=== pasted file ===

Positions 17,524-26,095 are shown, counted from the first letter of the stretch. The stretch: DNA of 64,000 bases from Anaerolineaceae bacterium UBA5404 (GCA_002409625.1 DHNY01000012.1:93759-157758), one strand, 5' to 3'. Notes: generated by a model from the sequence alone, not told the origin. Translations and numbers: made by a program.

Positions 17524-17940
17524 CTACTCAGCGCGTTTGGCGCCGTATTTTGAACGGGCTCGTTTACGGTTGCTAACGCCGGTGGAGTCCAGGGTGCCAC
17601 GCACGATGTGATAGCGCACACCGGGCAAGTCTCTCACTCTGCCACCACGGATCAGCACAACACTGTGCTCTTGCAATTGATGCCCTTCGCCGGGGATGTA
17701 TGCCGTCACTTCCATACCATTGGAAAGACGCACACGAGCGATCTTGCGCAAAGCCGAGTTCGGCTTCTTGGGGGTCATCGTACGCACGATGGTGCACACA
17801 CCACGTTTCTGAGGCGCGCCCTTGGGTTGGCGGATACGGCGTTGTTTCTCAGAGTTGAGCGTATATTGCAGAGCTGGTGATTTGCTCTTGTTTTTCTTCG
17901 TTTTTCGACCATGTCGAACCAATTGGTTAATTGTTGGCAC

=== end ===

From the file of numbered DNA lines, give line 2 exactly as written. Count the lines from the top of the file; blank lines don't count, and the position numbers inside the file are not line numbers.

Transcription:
Positions 17524-17940